Intelligence data, security credentials found exposed in the Amazon cloud
A data cache containing highly sensitive US military data has inadvertently been exposed online, UpGuard cyber risk analyst Chris Vickery has discovered last week.
After downloading and analyzing the data, he tied it to the US National Geospatial-Intelligence Agency (NGA), and guessed that it likely belonged to private intelligence contractor Booz Allen Hamilton.
The contents of the cache
Located on an unsecured, publicly accessible Amazon server, the repository included some 60,000 files that, among other things, contained passwords to a US government system containing sensitive information, and the security credentials of a lead senior engineer at Booz Allen Hamilton.
According to Gizmodo, the cache also contained “at least a half dozen unencrypted passwords belonging to government contractors with Top Secret Facility Clearance.”
“In short, information that would ordinarily require a Top Secret-level security clearance from the DoD was accessible to anyone looking in the right place; no hacking was required to gain credentials needed for potentially accessing materials of a high classification level,” noted UpGuard analyst Dan O’Sullivan.
“Unprotected by even a password, the plaintext information in the publicly exposed Amazon S3 bucket contained what appear to be the Secure Shell (SSH) keys of a BAH engineer, as well as credentials granting administrative access to at least one data center’s operating system.”
Another interesting thing is that the bucket in question is not located in the AWS GovCloud, “a gated community for workloads with direct or indirect ties to US government functions or services.”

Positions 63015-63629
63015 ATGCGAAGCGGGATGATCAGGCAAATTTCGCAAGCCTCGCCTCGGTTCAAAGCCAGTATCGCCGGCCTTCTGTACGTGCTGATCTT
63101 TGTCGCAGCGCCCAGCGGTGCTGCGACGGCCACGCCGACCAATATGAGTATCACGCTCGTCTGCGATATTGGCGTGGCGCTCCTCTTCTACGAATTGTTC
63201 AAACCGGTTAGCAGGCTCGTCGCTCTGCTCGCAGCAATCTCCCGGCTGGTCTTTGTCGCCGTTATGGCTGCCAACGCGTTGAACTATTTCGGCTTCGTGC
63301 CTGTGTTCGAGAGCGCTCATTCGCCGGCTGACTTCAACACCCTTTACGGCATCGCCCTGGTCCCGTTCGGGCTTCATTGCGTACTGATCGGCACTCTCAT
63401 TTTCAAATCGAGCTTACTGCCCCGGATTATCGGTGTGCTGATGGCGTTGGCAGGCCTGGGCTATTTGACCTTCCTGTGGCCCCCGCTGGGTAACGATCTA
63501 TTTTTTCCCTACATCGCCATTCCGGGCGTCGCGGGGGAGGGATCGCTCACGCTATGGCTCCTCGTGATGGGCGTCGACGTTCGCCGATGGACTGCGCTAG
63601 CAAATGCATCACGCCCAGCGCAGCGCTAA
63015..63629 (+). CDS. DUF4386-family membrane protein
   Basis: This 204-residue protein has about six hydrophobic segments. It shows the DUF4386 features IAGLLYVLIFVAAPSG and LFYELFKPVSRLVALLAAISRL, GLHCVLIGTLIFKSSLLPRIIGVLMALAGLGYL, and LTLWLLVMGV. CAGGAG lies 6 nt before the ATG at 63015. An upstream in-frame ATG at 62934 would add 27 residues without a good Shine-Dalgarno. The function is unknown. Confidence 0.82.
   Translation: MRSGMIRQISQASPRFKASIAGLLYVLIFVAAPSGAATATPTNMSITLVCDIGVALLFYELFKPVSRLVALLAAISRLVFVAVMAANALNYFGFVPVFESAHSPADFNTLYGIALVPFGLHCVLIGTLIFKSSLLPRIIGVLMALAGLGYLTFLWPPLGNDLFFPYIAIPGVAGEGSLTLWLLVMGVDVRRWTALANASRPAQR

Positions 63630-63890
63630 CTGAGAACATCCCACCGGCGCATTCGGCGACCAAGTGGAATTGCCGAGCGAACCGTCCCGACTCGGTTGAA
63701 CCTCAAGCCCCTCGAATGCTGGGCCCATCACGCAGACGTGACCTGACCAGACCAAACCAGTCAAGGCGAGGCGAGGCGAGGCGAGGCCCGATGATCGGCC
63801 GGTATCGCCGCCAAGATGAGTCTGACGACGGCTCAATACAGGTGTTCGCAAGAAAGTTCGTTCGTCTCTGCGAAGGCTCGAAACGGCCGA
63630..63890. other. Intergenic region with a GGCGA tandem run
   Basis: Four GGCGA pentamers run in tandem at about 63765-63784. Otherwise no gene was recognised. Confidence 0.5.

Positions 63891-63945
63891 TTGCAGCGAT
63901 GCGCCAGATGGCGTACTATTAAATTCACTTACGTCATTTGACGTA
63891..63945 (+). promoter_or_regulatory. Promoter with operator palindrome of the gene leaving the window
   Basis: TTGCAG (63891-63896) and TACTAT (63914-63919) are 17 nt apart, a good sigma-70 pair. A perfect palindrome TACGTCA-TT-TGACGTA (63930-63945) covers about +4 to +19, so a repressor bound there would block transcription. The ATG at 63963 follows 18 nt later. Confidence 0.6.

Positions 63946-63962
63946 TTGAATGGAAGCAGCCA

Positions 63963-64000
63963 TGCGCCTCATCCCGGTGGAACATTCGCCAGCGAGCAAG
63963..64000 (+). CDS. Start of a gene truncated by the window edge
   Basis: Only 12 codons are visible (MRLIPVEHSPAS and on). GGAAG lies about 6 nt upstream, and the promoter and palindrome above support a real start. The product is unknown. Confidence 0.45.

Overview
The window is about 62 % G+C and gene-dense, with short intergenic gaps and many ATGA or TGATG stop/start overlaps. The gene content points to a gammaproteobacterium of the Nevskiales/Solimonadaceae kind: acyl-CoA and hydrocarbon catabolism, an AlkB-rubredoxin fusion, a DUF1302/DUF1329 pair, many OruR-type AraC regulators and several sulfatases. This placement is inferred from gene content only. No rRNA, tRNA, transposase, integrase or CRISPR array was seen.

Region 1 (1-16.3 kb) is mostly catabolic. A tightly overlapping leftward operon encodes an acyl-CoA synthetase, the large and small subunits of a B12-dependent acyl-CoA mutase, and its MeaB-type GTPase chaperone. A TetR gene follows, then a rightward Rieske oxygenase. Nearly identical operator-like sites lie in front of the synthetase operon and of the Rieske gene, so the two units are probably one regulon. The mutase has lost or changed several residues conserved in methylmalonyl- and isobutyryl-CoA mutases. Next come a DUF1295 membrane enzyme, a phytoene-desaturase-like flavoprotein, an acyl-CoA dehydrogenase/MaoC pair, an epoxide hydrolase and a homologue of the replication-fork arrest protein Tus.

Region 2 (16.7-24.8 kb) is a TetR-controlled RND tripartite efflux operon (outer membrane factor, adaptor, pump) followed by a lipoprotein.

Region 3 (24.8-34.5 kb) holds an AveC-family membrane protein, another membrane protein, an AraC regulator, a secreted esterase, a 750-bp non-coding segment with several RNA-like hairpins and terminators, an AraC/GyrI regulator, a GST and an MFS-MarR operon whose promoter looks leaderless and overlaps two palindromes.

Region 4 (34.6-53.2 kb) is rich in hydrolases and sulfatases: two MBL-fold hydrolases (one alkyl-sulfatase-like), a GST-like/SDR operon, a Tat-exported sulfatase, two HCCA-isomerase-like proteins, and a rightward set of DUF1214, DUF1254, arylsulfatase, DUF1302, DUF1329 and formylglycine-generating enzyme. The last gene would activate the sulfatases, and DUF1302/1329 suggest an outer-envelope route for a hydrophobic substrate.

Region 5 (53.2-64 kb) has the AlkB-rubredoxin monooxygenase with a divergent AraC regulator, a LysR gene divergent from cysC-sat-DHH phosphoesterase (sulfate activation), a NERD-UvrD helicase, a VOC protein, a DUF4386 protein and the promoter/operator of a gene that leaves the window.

Notifying the data owners
Vickery first notified Booz Allen Hamilton of his finding, then the NGA. While the former took a while to respond, the NGA did it almost instantly, and secured the Amazon S3 bucket in question in a matter of minutes.
Both entities are investigating the issue, and have confirmed that the data was not connected to classified systems. The compromised access credentials have since been revoked.
“This exposure of systems used to provision servers designed for handling intelligence data up to the classification of Top Secret serves to highlight the even more common and potentially grave threat vectors presented by cyber risk — a state of affairs in which simple human error can be as damaging as outright malice,” O’Sullivan pointed out.
“While it is unknown at this time who has had access to these passwords, it is clear that sensitive information was not properly protected,” commented Vishal Gupta, CEO of Seclore.
“Collaboration and the use of third-party contractors are necessary, it’s an important reminder for organizations to treat classified US information as if it is their own. This was likely a simple mistake that could have major consequences. Taking a data-centric approach to security is a necessary last line of defense when all other security measures fail, or a mistake is made.”